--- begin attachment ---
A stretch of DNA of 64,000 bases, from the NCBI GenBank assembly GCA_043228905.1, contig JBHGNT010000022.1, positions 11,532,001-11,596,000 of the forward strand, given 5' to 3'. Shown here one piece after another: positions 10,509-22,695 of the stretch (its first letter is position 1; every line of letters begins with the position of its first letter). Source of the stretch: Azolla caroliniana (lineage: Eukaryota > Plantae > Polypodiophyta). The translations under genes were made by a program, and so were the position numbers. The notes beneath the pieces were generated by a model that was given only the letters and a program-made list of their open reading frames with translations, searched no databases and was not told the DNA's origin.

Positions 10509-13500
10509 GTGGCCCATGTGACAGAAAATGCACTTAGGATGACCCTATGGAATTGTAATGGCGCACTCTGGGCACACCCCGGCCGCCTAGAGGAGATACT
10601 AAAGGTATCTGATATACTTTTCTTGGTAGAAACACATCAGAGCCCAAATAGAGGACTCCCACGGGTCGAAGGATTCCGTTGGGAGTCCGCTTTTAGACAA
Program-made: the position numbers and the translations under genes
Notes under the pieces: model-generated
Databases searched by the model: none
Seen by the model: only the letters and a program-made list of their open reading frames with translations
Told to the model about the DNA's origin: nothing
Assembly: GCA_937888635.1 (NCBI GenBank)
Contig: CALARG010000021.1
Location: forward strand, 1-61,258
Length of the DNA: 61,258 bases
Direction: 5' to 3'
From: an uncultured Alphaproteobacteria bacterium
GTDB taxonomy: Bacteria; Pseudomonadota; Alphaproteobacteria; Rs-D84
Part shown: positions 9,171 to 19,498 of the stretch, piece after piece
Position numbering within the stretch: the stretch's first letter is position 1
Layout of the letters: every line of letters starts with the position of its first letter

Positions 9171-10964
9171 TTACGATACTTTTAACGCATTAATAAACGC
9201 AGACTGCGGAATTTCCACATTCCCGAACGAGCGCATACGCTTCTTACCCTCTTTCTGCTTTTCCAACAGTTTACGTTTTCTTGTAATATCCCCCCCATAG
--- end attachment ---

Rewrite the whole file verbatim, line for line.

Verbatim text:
A stretch of DNA of 64,000 bases, from the NCBI GenBank assembly GCA_043228905.1, contig JBHGNT010000022.1, positions 11,532,001-11,596,000 of the forward strand, given 5' to 3'. Shown here one piece after another: positions 10,509-22,695 of the stretch (its first letter is position 1; every line of letters begins with the position of its first letter). Source of the stretch: Azolla caroliniana (lineage: Eukaryota > Plantae > Polypodiophyta). The translations under genes were made by a program, and so were the position numbers. The notes beneath the pieces were generated by a model that was given only the letters and a program-made list of their open reading frames with translations, searched no databases and was not told the DNA's origin.

Positions 10509-13500
10509 GTGGCCCATGTGACAGAAAATGCACTTAGGATGACCCTATGGAATTGTAATGGCGCACTCTGGGCACACCCCGGCCGCCTAGAGGAGATACT
10601 AAAGGTATCTGATATACTTTTCTTGGTAGAAACACATCAGAGCCCAAATAGAGGACTCCCACGGGTCGAAGGATTCCGTTGGGAGTCCGCTTTTAGACAA
Program-made: the position numbers and the translations under genes
Notes under the pieces: model-generated
Databases searched by the model: none
Seen by the model: only the letters and a program-made list of their open reading frames with translations
Told to the model about the DNA's origin: nothing
Assembly: GCA_937888635.1 (NCBI GenBank)
Contig: CALARG010000021.1
Location: forward strand, 1-61,258
Length of the DNA: 61,258 bases
Direction: 5' to 3'
From: an uncultured Alphaproteobacteria bacterium
GTDB taxonomy: Bacteria; Pseudomonadota; Alphaproteobacteria; Rs-D84
Part shown: positions 9,171 to 19,498 of the stretch, piece after piece
Position numbering within the stretch: the stretch's first letter is position 1
Layout of the letters: every line of letters starts with the position of its first letter

Positions 9171-10964
9171 TTACGATACTTTTAACGCATTAATAAACGC
9201 AGACTGCGGAATTTCCACATTCCCGAACGAGCGCATACGCTTCTTACCCTCTTTCTGCTTTTCCAACAGTTTACGTTTTCTTGTAATATCCCCCCCATAG